What Did the US-China Summit Achieve?

Mr. Biden raised concerns about human rights abuses in Xinjiang, Tibet and Hong Kong, and about China’s “unfair trade and economic policies” harming American workers, the White House statement said. Mr. Xi, according to China’s own readout, said that American support for Taiwan was “playing with fire,” and explicitly warned that the world risked slipping back into the superpower confrontations of a half-century ago.

“Engaging in ideological demarcation, camp division, group confrontation, will inevitably bring disaster to the world,” Mr. Xi said, a clear reference to a pillar of the new administration’s strategy for challenging China by teaming up with like-minded nations that fear China or oppose its authoritarian model. “The consequence of the Cold War are not far away.”

With that reference, Mr. Xi plunged directly into the debate now underway in Washington about whether the two powers are descending into something akin to the Cold War, or whether the deep economic, trade and technological links between China and the U.S. make any comparison to the old United States-Soviet Union relationship impossible.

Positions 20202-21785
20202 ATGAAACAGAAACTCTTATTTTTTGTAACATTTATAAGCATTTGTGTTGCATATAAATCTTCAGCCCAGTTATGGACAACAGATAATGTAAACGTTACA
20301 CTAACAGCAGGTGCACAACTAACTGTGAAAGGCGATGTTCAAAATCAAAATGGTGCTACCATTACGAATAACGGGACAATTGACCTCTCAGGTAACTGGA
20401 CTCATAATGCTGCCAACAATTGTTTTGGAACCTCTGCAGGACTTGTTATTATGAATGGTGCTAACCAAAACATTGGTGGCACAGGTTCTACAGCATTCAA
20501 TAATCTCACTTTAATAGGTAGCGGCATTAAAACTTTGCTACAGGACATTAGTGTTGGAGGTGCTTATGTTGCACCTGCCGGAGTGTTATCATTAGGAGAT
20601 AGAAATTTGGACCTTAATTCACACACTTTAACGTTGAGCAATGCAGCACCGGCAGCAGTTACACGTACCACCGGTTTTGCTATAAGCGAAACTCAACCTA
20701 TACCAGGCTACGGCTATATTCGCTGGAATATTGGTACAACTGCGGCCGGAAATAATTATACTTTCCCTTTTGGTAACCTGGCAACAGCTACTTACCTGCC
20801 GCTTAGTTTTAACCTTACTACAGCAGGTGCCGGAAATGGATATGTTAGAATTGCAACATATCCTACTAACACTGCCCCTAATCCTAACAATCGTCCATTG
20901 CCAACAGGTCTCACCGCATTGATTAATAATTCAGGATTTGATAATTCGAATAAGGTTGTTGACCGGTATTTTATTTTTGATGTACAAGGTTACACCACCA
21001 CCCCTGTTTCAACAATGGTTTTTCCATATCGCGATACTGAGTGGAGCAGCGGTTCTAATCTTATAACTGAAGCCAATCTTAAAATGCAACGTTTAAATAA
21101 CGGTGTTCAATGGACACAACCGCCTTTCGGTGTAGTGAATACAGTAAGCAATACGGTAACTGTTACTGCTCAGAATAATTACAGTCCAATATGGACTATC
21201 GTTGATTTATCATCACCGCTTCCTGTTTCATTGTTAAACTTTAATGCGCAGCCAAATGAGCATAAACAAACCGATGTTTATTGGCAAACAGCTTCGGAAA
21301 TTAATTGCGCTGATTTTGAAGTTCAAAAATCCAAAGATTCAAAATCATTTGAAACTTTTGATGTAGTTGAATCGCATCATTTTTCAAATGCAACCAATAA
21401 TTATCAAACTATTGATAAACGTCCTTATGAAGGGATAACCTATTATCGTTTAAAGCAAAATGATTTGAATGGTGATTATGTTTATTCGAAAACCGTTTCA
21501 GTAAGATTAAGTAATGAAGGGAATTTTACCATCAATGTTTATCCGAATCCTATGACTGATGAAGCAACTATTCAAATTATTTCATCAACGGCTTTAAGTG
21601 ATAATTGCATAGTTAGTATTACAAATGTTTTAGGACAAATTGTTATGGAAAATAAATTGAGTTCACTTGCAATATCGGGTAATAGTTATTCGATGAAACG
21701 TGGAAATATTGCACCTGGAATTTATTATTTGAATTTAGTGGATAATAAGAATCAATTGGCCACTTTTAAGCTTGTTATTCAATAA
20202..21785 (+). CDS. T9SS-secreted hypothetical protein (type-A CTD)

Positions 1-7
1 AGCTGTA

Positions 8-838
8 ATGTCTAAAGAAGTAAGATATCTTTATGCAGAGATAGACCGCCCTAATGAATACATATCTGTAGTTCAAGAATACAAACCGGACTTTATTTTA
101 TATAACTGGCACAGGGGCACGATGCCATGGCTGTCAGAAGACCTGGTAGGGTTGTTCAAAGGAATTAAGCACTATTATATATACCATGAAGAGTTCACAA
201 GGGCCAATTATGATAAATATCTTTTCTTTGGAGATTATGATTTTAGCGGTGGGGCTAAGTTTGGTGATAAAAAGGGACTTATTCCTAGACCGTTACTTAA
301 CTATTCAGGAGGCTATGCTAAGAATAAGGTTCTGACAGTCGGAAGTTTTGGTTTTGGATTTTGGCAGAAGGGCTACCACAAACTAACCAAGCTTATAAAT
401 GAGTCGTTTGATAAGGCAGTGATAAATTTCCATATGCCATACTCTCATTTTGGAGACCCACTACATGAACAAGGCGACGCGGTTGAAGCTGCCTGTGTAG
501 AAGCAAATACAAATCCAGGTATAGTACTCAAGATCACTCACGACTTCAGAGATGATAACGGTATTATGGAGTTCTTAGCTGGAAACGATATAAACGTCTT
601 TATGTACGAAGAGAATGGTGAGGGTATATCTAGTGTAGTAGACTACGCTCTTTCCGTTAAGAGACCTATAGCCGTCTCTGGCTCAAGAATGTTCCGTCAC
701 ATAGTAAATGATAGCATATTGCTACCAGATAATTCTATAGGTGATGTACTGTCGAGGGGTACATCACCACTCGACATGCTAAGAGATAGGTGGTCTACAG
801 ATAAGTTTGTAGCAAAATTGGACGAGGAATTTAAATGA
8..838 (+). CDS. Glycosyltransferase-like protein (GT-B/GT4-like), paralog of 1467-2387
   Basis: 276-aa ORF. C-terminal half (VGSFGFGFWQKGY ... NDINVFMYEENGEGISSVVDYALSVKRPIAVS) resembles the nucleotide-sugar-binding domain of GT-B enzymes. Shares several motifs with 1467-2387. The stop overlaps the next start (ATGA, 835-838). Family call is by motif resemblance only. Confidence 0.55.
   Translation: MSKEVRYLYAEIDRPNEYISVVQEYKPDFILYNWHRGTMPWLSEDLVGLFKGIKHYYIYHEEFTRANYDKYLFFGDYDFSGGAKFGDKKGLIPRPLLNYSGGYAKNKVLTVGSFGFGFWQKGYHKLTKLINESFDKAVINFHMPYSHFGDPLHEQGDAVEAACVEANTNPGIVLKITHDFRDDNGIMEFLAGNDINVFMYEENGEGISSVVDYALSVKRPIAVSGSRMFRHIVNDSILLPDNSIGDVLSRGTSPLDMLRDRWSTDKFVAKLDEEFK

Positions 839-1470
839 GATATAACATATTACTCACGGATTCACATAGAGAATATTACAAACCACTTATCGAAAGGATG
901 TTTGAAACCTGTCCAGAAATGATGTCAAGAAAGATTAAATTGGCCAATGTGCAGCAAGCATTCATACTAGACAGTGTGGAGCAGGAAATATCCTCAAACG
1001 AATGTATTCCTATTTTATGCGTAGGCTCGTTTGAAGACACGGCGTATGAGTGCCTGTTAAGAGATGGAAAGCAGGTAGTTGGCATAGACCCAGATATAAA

The tone of the meeting was a reminder that China, perhaps inevitably, remains what Mr. Biden and his top advisers have cast as the greatest geopolitical challenge to the United States in its history. They have rejected the Cold War comparisons as overly simplistic, and as Mr. Biden’s national security adviser, Jake Sullivan, put it, “We have the choice not to do that.”

“China is going to be a factor in the international system for the foreseeable future — it’s not going anywhere,” Mr. Sullivan said last week during a speech to the Lowy Institute in Australia. “And the United States is not going anywhere, and we’re not going anywhere in the Indo-Pacific either. And so we’re going to have to learn how to deal with that reality.”

Although the two leaders have spoken by telephone twice this year, the conference was intended to replicate the more thorough discussion of issues in previous summits between the United States and China — something that has not been possible because pandemic and political preoccupations have kept Mr. Xi from traveling since January 2020.

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